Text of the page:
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Wikipedia:Staying cool when the editing gets hot

Wikipedia has seen some bitter disputes. It's easy to get in disputes online, especially in a situation allowing as immediate a response as Wikipedia, but please remember that we are all here for the same reason, and that there is a person at the other end of your conversation. Flame wars are counter-productive and make Wikipedia a less pleasant project for everyone.

Here is a short list of tips that experienced contributors have found works for them:

  1. Take it slow. If someone disagrees with one of your edits, try to understand why. Discuss it on the article's talk page. If you're angry, take a breather instead of editing. Let the edits stand for awhile as you consider how to say what you want to say. Even let it alone and come back in a day or a week; you might find that another person makes the very same change you wanted to make!
  2. Assume the best about people. Wikipedia has worked remarkably well so far based on a policy of openness. This suggests that most people who visit do want to help, and do succeed at helping. If something's not clear, don't assume the worst. Assume instead that you simply don't understand, and ask for clarification.
  3. Regardless of what you think of the other person or the person's edits, avoid name-calling. That is, terms like "racist" or "fascist" will simply enrage people and cause them to become defensive. You're unlikely to have a productive discussion about how to change an article with an enraged person, so don't do it.
  4. Similarly, avoid characterizing other people's actions. That is, don't say that someone "arrogantly" or "rudely" did anything. Actions are open to interpretation; the person may have intended something completely different from what happened; accidents happen; misunderstandings do too.
  5. Be prepared to apologise. In the heat of the moment we sometimes say things that were better left unsaid; the least we can then do is make amends.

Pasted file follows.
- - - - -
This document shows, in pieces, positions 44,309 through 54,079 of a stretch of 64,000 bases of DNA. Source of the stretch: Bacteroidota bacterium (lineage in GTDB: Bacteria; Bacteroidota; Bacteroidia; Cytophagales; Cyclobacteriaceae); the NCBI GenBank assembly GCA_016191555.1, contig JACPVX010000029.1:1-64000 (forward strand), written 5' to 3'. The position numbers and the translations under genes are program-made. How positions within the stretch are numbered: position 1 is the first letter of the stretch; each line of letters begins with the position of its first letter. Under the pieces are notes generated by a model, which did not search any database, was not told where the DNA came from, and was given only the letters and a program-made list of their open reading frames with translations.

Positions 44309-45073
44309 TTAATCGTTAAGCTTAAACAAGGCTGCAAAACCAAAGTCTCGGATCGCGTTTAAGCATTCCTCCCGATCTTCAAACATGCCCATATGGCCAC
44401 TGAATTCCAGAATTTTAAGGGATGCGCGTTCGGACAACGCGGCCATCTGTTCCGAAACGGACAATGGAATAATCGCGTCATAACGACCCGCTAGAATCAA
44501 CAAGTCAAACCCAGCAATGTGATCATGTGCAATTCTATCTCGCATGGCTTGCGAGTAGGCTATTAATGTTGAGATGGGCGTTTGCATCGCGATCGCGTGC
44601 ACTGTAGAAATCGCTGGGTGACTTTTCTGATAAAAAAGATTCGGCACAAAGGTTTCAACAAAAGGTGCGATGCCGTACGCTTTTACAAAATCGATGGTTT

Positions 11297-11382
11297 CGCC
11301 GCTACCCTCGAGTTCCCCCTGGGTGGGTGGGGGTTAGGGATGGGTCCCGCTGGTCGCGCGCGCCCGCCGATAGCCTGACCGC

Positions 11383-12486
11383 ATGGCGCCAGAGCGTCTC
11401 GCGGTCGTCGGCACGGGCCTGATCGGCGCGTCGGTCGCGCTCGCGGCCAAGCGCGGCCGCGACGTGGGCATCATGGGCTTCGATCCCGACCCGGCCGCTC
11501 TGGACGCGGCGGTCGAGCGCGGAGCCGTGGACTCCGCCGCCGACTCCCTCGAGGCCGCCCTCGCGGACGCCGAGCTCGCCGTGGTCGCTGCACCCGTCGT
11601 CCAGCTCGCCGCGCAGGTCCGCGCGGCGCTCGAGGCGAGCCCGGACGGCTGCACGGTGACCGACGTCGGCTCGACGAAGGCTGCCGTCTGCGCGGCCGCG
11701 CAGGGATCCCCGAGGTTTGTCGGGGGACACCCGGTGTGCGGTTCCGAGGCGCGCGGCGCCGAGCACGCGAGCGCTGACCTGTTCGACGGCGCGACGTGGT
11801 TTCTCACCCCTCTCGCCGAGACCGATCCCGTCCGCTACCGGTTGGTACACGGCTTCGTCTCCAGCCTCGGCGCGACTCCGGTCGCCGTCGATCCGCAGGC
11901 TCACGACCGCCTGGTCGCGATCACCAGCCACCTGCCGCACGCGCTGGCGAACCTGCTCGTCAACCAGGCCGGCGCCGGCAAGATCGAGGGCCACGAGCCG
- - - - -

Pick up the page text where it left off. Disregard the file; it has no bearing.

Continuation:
Dealing with insults

Occasionally, on Wikipedia, despite everyone agreeing that we should avoid personal attacks, harsh words get flung around - occasionally by longstanding contributors, but more often by newcomers. There are various ways to deal with this:

  1. Just ignore it. Name-calling may be offensive but it's not very helpful or mature. Go about your business and don't worry about it; you are not required to respond.
  2. Politely ask the person who you feel has insulted you to retract what they said. Sometimes people say something insulting by accident, not realising that their words could be taken in a certain way. Other times people will change the way they act when they realise they've offended someone.
  3. Edit their words to remove the insulting part - rephrase it as a simple statement of their beliefs, for example. Then answer the rephrased comment. If the insult is completely content-free, delete it.

If you yourself, through accident or anger, insult someone, be sure to apologise.

Fixing NPOV

When we correct violations of the neutral point of view (NPOV) policy, we often make the mistake of using phrases like "foo point out that ..", "xy explains ..". These phrases themselves can be seen as non-NPOV, as they imply a certain agreement by Wikipedia. The original author then often sees this as non-NPOV and deletes the changes, and eventually, an edit war results. It's better to use the following procedure:

  1. Inquire politely on the article's Talk pages about aspects of the article you consider non-NPOV (unless they are really egregious), and suggest replacements.
  2. If no reply comes, make the substitutions. (use your watchlist to keep track of what you want to do)
  3. If a reply comes, try to agree about the different phrases you want to use.

That way, when an agreement is reached, an edit war is very unlikely. The disadvantage is that the article stays in an unsatisfying state for a longer period of time, but an article that changes every 5 seconds hardly leaves a better impression with other Wikipedians.

Now there are cases where this strategy doesn't work. There are users who simply cannot and do not want to write NPOV articles, users who want to delete relevant information, users who are notoriously anti-social etc. I think this is the type of users we don't really want on Wikipedia, and a few have been. However, while many Wikipedians tend to write slightly POV articles about subjects that are near and dear to their hearts, most of them can be worked with.

See also netiquette, Wikipedia:Wikiquette

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